The similarities between the London Nationals and the Waterloo Siskins are uncanny.
The closely matched GOJHL conference champions open their Sutherland Cup final series Thursday night at Western Fair Sports Centre and it promises to be a tight and entertaining series.
“To me, it’s like looking in the mirror,” Nationals head coach and general manager Pat Powers said. “They’re a veteran team, they like to play offence, they push the pace of the game and they are a good, physical, big, big team. I think they are very similar to what we are and it will definitely be a tough challenge for us.”
Waterloo coach Todd Hoffman expects a similar series to the Siskins’ Greater Ontario Junior Hockey League semifinal where his team defeated the Golden Horseshoe champion Niagara Fall Canucks in six games.
“(The Nationals) have a mature hockey club, just like ours,” Hoffman said. “They are a team that wants to dictate the pace. . . . We just have to make sure we make the necessary adjustments . . . against them.”
Hoffman, in his fourth season with the Siskins, said that, like the Nationals, his team’s greatest strengths are its speed, size and depth.
“I’m a coach that runs four lines and I expect my four lines to compete, and I also believe that London is a team that’s going to run four lines so it will be a really competitive series,” said the father of Florida Panthers right-winger Mike Hoffman.
The two fast and physical junior B teams also play on Olympic-size ice surfaces at their home rinks — Waterloo Memorial Recreation Complex and Western Fair Sports Centre in London.
“Both teams are going to be familiar with the ice, which, again, will make it a very exciting series with a lot of speed,” Hoffman said.
The Nationals have won four straight Western Conference championships and this is their third trip to the Sutherland Cup final in four seasons.
The Nats won their only Cup in 2013 under coach Kelly Thomson, who died Sunday at 34.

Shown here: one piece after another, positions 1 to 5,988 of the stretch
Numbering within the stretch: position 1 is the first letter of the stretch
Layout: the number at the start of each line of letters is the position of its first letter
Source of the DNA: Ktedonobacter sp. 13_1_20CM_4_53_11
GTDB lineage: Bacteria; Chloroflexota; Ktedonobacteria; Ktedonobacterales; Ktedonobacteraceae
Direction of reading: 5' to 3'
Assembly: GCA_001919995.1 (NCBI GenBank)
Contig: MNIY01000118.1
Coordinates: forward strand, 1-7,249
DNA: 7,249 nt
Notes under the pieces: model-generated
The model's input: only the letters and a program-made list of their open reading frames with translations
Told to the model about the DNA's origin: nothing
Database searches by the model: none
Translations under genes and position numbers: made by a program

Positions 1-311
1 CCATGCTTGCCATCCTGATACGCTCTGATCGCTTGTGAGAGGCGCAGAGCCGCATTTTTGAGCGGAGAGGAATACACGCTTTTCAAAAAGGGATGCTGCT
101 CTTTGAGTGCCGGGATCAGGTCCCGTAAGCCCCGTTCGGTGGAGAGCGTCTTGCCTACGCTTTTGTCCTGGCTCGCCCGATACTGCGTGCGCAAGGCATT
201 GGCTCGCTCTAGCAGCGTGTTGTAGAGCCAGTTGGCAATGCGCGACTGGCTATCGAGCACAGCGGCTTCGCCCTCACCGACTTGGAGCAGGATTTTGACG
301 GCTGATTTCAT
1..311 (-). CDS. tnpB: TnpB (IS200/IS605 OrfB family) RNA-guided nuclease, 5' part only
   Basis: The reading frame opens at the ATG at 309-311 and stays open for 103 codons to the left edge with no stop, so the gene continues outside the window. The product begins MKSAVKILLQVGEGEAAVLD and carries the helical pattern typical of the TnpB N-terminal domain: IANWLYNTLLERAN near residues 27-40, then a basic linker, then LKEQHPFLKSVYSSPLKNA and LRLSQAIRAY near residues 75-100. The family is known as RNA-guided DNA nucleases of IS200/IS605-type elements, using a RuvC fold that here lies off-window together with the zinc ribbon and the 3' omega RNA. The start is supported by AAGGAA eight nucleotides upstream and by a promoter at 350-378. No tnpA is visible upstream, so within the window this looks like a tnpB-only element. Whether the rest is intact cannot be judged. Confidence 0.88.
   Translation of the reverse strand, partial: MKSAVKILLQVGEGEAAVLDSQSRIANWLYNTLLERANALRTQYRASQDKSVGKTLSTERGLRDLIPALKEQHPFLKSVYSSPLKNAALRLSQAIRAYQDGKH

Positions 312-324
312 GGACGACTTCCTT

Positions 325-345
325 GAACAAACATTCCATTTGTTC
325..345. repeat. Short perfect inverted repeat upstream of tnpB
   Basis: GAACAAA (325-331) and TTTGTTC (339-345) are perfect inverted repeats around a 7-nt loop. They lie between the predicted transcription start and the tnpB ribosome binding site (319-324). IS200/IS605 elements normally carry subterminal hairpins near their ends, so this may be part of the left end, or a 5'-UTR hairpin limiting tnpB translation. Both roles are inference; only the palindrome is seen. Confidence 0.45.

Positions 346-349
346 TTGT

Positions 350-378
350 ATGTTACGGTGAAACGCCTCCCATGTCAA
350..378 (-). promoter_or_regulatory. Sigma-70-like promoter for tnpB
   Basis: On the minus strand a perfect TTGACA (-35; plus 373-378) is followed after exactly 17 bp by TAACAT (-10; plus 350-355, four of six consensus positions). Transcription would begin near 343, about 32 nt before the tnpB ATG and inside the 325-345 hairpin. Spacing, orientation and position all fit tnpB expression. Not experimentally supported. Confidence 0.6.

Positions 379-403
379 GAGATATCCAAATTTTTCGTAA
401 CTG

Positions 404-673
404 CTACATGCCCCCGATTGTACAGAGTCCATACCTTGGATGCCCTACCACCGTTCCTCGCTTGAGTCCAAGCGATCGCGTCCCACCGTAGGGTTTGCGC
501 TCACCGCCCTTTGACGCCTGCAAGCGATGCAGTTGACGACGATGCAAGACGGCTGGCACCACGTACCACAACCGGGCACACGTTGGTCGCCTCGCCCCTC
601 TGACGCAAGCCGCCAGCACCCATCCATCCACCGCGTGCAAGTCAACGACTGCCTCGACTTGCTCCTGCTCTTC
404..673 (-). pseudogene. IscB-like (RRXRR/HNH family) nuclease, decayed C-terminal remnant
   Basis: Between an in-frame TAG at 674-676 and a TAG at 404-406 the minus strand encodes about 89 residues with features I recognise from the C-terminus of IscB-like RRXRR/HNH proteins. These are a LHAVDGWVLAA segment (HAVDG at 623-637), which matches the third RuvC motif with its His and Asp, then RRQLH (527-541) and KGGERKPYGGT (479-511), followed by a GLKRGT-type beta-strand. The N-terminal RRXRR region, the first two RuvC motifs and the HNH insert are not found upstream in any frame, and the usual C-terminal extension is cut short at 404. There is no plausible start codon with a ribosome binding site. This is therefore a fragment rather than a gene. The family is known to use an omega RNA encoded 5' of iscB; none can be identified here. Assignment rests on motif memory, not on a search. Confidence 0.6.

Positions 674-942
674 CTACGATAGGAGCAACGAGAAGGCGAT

The last two Sutherland Cup champions have come out of the Midwestern Conference — the Listowel Cyclones won in 2018 and the Elmira Sugar Kings beat the Nationals for the 2017 title. London lost to the Caledonia Corvairs in 2016.
The Nationals beat the Cyclones in six games to advance to the league championship series, but struggled to score against the rebuilding semifinal wild-card entry.
Powers said he expects more consistent offence from players like captain Kyle Dawson, Josh Castle, Cohen Kiteley, Wes Dobbin and Adam Keyes against Waterloo.
“Our top guys have got be our top guys,” Powers said. “Those guys I think played a really good series against Listowel, as all of our forwards did, but I don’t think our scoring was where it should have been.
“Any success we had against Listowel was because we were able to get inside in those dangerous scoring areas and produce. If we don’t play true playoff hockey and battle to get to those dirty, greasy goal-scoring areas, it’s hard to generate goals.”
Siskins starting goaltender Matt Onuska could make scoring even more difficult for the Nats. The six-foot-three 17-year-old Waterloo native is 16-3 so far in the playoff with a .918 save percentage.
Former National and London Junior Knight Alex Cimino is the Siskins captain and anchors their blue-line.
Powers said the Nats will also have to keep Sam Cherry, Alex Lycett and former Corvair Owen Lane in check. Cherry leads the Siskins with 11 goals and 22 assists in 23 playoff games.
SUTHERLAND CUP FINAL
Waterloo Siskins vs. London Nationals
Game 1:Thursday at Western Fair Sports Centre in London, 7 p.m.
Game 2:Sunday at Waterloo Memorial Recreation Complex, 1:30 p.m.
Game 3:Wednesday, May 1, at Western Fair Sports Centre in London, 7 p.m.
Game 4:Thursday, May 2, at Waterloo Memorial Recreation Complex, 7:30 p.m.
Game 5:Saturday, May 4, at Western Fair Sports Centre in London, 7 p.m., if necessary
Game 6:Sunday May 5, at Waterloo Memorial Recreation Complex, 1:30 p.m., if necessary
Game 7:Wednesday, May 8, at Western Fair Sports Centre in London, 7 p.m., if necessary